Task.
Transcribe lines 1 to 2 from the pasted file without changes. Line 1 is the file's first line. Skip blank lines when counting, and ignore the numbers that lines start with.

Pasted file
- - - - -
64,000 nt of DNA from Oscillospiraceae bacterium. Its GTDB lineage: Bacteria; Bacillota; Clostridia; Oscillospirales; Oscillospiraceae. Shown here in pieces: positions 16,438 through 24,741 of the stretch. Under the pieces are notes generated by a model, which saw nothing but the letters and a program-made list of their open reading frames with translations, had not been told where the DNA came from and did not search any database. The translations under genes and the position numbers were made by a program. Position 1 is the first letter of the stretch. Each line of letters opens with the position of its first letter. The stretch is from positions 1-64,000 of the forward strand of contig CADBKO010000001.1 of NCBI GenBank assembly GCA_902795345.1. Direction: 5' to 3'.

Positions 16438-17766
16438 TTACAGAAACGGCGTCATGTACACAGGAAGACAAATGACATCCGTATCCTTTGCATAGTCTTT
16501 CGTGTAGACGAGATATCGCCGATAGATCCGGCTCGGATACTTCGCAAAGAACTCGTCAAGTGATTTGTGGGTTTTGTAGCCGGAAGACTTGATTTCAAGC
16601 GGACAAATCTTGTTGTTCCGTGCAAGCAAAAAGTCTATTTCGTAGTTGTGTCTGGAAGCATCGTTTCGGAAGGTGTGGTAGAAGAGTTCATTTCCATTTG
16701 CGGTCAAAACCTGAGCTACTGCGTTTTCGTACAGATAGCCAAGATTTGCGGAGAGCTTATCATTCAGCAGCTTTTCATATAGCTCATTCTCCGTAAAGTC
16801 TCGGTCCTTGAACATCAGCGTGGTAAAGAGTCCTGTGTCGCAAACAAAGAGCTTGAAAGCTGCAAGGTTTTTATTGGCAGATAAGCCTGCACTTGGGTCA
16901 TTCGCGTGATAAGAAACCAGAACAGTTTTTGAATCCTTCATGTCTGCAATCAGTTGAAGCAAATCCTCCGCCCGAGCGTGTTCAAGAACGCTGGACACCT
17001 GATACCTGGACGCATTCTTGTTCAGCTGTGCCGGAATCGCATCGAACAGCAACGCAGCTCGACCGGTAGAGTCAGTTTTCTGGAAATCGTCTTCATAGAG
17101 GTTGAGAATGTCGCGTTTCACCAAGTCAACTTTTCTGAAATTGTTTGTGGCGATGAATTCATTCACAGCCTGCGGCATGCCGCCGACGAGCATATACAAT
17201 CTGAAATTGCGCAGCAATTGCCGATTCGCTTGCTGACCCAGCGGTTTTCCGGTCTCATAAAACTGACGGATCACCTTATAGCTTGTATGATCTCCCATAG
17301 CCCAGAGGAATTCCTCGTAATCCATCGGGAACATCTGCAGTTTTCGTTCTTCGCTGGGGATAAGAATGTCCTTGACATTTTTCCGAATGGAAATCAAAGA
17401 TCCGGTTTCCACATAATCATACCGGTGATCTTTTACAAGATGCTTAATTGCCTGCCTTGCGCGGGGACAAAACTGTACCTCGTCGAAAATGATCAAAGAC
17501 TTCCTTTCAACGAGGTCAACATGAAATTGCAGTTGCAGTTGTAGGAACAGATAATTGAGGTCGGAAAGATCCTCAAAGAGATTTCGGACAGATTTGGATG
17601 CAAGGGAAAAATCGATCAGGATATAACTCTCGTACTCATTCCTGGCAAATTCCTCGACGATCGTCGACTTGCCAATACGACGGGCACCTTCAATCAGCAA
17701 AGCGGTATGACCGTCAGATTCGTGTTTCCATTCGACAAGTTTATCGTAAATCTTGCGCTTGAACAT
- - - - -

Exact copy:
64,000 nt of DNA from Oscillospiraceae bacterium. Its GTDB lineage: Bacteria; Bacillota; Clostridia; Oscillospirales; Oscillospiraceae. Shown here in pieces: positions 16,438 through 24,741 of the stretch. Under the pieces are notes generated by a model, which saw nothing but the letters and a program-made list of their open reading frames with translations, had not been told where the DNA came from and did not search any database. The translations under genes and the position numbers were made by a program. Position 1 is the first letter of the stretch. Each line of letters opens with the position of its first letter. The stretch is from positions 1-64,000 of the forward strand of contig CADBKO010000001.1 of NCBI GenBank assembly GCA_902795345.1. Direction: 5' to 3'.

Positions 16438-17766